The land was originally provided to the parish by Archbishop Thomas Tenison of Canterbury for a burial ground. The site had been leased to a gardener and was purchased for £120 in 1703. It was extended in 1816 but, being full, was closed in 1853. By 1880 it was 'very unsightly' and the vestry decided to turn it into a public garden, which was completed in 1884. Gravestones were moved to boundary walls with the mortuary left standing. A watch house erected on High Street for holding 'the drunk and disorderly' in 1825 was originally left but is now gone, its site marked with a stone. The new garden was conveyed to Lambeth Vestry and then to Lambeth Borough Council. In 1929 it was enlarged when the site of a glass bottle factory in Whitgift Street was purchased for £700.
Since the late 1970s the recreation ground has been re-landscaped with grassy mounds, pergolas, shrubs and spring bulbs. A water feature and a playground are provided.
Exit into Lambeth High Street and turn right. Cross Lambeth Road to the Garden Museum (admission charge).
The Church of St-Mary-at-Lambeth (now the Garden Museum) dates from 1377 and was restored by Philip Hardwick in the 1850s. Royal gardeners John Tradescant the Elder and John Tradescant the Younger, who introduced many plants to England, are buried here in a hard sandstone tomb with high relief carvings. They established a physic garden in South Lambeth and their collections eventually went to the Ashmolean Museum in Oxford. The Coade stone sarcophagus of Admiral William Bligh, Captain of the 'Bounty', was erected in 1817.
By 1971 the church was redundant and threatened with demolition, and the churchyard unkempt. In 1977 the Tradescant Trust was formed and campaigned to save the church and turn it into a museum. A replica 17th century knot garden, designed by Lady Salisbury, opened in the churchyard in 1983. The garden features plants of the period, a large climbing musk rose, reputedly the largest in the country, old brick paths, a sundial and retained gravestones. The Garden Museum is open daily 10:30-5 but closed Christmas/New Year. Café, accessible toilet and shop.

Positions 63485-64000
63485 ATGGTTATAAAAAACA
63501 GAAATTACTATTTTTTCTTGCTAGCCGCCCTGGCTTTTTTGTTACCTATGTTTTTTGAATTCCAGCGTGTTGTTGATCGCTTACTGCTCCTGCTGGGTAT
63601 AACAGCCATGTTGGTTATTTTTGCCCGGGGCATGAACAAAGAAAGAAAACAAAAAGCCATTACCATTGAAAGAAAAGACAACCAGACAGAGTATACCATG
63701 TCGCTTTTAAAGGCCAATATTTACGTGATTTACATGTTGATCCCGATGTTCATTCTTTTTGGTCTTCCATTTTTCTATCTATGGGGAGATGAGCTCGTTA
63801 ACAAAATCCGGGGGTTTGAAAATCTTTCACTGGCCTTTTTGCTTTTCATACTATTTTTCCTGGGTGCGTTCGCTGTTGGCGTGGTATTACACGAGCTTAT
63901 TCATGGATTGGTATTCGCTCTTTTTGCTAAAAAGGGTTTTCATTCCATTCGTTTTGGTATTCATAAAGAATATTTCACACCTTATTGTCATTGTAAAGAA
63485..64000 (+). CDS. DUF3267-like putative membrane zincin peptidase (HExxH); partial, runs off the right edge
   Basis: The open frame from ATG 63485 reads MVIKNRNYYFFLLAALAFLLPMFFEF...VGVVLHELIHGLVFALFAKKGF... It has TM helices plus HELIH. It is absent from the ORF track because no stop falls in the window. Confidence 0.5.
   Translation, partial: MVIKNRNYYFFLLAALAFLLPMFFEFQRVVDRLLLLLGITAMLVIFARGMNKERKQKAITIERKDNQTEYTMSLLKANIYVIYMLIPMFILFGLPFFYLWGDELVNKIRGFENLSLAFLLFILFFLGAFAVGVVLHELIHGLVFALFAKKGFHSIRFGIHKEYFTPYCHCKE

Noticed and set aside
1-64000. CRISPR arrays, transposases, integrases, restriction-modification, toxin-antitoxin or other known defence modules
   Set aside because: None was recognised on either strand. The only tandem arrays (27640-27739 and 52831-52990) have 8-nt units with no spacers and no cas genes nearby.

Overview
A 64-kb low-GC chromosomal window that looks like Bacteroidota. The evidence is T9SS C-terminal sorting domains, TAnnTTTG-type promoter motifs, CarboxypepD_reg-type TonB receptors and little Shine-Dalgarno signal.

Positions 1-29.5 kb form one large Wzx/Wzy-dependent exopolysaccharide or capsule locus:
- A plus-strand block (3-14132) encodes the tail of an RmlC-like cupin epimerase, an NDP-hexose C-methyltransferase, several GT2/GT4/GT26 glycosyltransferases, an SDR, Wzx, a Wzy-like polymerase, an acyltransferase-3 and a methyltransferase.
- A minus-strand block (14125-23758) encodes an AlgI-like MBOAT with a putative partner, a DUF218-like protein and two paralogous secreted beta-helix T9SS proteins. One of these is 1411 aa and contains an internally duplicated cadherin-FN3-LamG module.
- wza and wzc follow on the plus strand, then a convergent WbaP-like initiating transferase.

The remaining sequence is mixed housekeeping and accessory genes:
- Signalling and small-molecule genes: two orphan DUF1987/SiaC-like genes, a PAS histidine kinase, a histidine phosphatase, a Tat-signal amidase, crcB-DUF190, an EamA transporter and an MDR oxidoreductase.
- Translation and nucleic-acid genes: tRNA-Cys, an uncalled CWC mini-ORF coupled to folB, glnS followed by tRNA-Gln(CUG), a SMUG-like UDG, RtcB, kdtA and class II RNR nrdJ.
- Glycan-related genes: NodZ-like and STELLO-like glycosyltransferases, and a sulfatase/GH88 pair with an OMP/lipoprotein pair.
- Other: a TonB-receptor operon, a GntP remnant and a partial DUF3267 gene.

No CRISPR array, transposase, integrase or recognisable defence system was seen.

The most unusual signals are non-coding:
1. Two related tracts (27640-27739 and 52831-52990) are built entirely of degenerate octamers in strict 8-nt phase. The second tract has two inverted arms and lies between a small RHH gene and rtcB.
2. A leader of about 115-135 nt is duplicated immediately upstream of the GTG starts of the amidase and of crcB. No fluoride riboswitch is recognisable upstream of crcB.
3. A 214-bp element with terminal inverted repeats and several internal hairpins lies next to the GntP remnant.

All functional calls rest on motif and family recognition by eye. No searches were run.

St Mary's Garden lies between the Garden Museum and Lambeth Road.
Adjacent to the museum, St Mary's Garden is a small public garden, laid out by Lambeth Borough Council in 1932-3. The site was formerly part of the old road which led to the earlier Lambeth Bridge of 1862, replaced in 1932 by a new bridge to the south. The outer area is grassed with shrubs, the central area paved with a pergola, seating and a water feature.
Beside the church is Lambeth Palace. The main entrance is through Morton's Gateway to the south-west. The gardens are open to the public on occasions.
Go east along Lambeth Road and enter Archbishop's Park to the left opposite number 109.
Since the 13th century, Lambeth Palace has been the London home of the Archbishops of Canterbury and the building incorporates fabric from that time. The gardens and park of the medieval palace originally covered eight hectares, but more than half the land was given over to create Archbishop's Park in the 19th century. The remaining gardens were renovated by Archbishop Laing in the 1920s and a rose terrace was added in the 1930s. There are trees grown from fig cuttings planted in the mid-1550s.The gardens were restored again in 1986-88, largely at the instigation of Rosalind Runcie. The woodland was thinned, a pool created and new features added, including an Elizabethan-style herb and physic garden, a Palladian temple, a pleached lime hedge and a border by Beth Chatto. A Chinese feature by Faith and Geoff Whiten was relocated from the Chelsea Flower Show. More recently, Archbishop George Carey and his wife concentrated on developing the wildlife potential of the garden, planting some 300 native trees and renovating the pond to encourage biodiversity. Future plans include developing the old orchard next to the palace and a wildflower meadow. A number of sculptural works in the garden include 'Girl with Swallows' by David Norris, and 'Mother and Child' by Lesley Emma Pover.
Join here from Sections 2 or 3.
Follow the Millennium Pathway (which has a reddish surface) across Archbishop's Park then continue on the tarmac path to the right.